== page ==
7.18 is the last patch to go out before Worlds 2017, and as such, mainly focuses on bringing in some dominant professional picks and lightly buffing some champions in hopes they can find some play. Please, ask us questions about the patch or our jobs in general! We'd love to talk to you guys as fellow LoL players. :) 
  • Don “Aesah” Ding
  • Dan “penguin” Hardison
  • Robert “ROBERTxLEE” Lee
  • Rob "King Cobra" Rosa
  • Trevor “ThEntropist” Thernes
  • Arnor "Hjarta" Halldorsson
  • Brian "Madness Heroo" Pressoir
  • Christy "Ender L" Frierson
  • Chris "Auberaun" Roberts
  • Nick "Endstep" Frijia
  • Nabi "Novalas" Barak
  • Sigmundur "GangIeri" Helgason"

Quick Hits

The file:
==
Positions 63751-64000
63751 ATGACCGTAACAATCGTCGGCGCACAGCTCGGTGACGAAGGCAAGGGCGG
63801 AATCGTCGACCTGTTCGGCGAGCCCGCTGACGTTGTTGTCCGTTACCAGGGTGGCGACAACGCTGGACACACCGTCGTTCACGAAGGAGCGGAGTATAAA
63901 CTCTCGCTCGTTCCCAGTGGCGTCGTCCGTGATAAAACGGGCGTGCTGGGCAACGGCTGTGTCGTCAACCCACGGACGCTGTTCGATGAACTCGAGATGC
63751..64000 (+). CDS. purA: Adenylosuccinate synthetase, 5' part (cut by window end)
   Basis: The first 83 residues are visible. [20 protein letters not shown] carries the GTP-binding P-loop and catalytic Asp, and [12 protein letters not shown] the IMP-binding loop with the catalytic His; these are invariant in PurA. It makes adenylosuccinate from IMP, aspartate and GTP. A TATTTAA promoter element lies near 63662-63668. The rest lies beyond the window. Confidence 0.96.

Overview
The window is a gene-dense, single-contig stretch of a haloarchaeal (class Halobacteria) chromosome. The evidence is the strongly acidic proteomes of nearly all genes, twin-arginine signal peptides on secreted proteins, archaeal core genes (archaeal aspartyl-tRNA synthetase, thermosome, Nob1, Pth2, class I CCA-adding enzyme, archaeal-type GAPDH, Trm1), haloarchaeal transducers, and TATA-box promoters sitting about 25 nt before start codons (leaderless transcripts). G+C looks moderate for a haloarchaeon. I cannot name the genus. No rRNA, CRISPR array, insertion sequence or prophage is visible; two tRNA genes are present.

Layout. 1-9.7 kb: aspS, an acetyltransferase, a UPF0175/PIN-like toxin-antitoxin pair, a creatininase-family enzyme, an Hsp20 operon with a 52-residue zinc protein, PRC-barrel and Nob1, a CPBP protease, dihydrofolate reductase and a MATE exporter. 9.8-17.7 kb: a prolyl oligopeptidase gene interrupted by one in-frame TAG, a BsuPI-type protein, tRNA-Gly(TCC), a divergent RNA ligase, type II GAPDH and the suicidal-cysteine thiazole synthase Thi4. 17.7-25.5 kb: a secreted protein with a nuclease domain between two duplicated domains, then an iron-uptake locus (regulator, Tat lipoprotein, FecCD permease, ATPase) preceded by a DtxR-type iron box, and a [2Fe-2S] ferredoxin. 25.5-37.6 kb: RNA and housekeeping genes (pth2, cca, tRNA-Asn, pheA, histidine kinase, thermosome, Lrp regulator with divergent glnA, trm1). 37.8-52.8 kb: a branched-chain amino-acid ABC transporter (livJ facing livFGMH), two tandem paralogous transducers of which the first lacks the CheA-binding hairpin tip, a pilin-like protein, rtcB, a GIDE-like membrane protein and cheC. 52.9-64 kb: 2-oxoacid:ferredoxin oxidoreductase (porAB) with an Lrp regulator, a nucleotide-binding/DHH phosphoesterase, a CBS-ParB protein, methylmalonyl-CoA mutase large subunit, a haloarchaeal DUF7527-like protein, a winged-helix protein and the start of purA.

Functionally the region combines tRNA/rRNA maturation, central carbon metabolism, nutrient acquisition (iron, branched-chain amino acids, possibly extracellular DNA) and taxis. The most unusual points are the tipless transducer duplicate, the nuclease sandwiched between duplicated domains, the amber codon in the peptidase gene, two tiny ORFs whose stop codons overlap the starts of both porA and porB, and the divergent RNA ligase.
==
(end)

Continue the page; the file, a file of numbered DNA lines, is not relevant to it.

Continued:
• Sixteen new Star Guardian stickers are now available for use on the boards and in news posts! Head to the boards to check them out. For a full album, click here!
  • Riot King Cobra is the contact on the Azir changes this cycle, and is answering questions on the update over on the AzirMains subreddit. Ask your questions here!


Reminders

Last up, a few reminders on upcoming and ending soon promotions and sales!
  • The Star Guardian content is now available! Check out our coverage of the release, and make sure to get in a game of Invasion, the newest game mode released. It will be available through 9/25 at 11:59 PT!